Treasury yields, now at almost eight- month highs, are set to reverse course as political wrangling in Washington and a “likely” U.S. credit downgrade drive investors to the safety of government debt, according to UBS AG.
“Treasurys are likely to rally over the next month or two,” Mike Schumacher, head of global-rates strategy at UBS, said in a Bloomberg Television interview on “Market Makers” with Erik Schatzker and Stephanie Ruhle. “The market doesn’t know how the political risk plays out.”
A downgrade from Moody’s Investors Service could come as early as March, Schumacher said, as political posturing in Washington continues after the U.S. reached its debt ceiling Dec. 31. Without an extension of the spending limit, the Treasury will exhaust measures to finance the government as early as mid-February, according to the Congressional Budget Office.
A Jan. 1 deal that averted more than $600 billion in federal tax increases and spending cuts didn’t provide “meaningful improvement” in the U.S. debt burden, leaving the nation’s Aaa rank at risk, Moody’s said on Jan. 2. The U.S. budget package passed by Congress won’t reduce deficits enough to avoid a sovereign-rating downgrade, said Moody’s.
The U.S. is moving to cut some $1.2 trillion of spending over the next decade. As part of last week’s deal, Congress delayed by about two months the $109 billion of reductions that were to begin this month.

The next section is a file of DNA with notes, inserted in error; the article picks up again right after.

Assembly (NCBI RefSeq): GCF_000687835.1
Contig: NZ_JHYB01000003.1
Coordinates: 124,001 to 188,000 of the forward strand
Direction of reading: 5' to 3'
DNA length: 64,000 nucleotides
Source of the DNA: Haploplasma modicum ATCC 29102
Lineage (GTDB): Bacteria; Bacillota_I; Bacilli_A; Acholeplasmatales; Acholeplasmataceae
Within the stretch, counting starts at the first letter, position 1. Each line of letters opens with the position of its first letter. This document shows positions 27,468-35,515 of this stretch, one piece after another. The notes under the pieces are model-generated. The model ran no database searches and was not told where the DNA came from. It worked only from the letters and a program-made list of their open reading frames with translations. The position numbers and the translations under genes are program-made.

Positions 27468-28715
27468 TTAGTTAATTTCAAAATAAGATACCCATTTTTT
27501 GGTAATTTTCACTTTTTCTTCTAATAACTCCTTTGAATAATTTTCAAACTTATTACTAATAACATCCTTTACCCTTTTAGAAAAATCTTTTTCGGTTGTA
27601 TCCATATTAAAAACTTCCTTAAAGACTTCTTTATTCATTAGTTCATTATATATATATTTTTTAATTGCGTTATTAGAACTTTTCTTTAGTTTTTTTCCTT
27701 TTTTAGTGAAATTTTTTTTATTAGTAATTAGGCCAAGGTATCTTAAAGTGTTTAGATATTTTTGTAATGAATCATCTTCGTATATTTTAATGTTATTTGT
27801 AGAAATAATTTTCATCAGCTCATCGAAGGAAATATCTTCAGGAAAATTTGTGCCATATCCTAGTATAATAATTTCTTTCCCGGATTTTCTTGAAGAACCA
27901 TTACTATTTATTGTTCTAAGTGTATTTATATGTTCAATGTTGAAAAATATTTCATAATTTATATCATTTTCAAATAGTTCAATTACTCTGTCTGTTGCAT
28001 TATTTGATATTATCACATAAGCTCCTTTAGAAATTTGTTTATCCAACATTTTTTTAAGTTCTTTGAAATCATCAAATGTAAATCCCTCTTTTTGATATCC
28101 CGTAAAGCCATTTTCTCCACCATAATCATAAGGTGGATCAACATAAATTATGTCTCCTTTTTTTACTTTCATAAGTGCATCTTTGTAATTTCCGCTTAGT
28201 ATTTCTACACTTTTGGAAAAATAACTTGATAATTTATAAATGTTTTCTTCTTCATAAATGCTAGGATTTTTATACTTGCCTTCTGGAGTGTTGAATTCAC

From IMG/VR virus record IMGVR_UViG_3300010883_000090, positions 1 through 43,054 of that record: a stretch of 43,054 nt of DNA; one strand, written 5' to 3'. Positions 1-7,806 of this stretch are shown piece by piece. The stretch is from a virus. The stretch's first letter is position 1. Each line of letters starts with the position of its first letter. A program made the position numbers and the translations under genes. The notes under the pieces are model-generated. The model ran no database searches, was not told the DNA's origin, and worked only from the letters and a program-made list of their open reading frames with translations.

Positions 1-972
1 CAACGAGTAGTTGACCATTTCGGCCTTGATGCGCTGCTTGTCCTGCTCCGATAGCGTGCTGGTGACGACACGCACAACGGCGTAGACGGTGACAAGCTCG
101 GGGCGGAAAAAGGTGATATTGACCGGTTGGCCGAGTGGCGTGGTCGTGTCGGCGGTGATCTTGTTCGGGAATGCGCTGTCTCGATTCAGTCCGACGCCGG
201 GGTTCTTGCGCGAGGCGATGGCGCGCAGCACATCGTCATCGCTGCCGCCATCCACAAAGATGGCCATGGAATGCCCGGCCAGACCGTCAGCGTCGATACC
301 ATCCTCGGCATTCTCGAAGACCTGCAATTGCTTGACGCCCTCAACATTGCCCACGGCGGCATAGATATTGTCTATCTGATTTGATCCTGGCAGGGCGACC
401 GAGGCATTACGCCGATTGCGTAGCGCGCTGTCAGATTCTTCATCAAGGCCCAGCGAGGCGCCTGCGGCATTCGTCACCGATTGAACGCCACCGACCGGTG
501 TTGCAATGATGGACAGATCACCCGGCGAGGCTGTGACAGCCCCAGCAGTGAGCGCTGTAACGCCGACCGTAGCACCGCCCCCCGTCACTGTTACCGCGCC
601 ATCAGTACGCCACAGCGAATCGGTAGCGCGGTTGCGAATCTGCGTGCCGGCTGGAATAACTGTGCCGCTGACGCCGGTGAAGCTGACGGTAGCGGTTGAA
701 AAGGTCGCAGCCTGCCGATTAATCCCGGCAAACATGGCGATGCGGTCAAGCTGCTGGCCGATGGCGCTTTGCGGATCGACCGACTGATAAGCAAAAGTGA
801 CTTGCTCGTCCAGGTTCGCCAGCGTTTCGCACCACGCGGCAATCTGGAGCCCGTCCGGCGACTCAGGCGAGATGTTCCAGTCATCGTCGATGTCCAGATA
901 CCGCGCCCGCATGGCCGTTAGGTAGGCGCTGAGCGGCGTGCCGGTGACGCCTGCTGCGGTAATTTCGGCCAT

The ratings company assigns the U.S. its top Aaa ranking with a negative outlook on the grade, as does Fitch Ratings.
Standard & Poor’s cut the U.S. rating one step to AA+ on Aug. 5, 2011, with a negative outlook.
The benchmark 10-year yield declined one basis point, or 0.01 percentage point, to 1.89 percent as of 12:15 p.m. New York time, based on Bloomberg Bond Trader prices. The yield rose to 1.97 percent on Jan. 4, the most since April 26. The 1.625 percent note maturing in November 2022 rose 2/32, or 63 cents per $1,000 face amount, to 97 19/32. The 30-year bond yield fell one basis point to 3.09 percent.
If a downgrade comes, “very few investors would make any meaningful shift out of the U.S.,” Schumacher said. UBS is one of 21 primary dealers that trade directly with the Federal Reserve.
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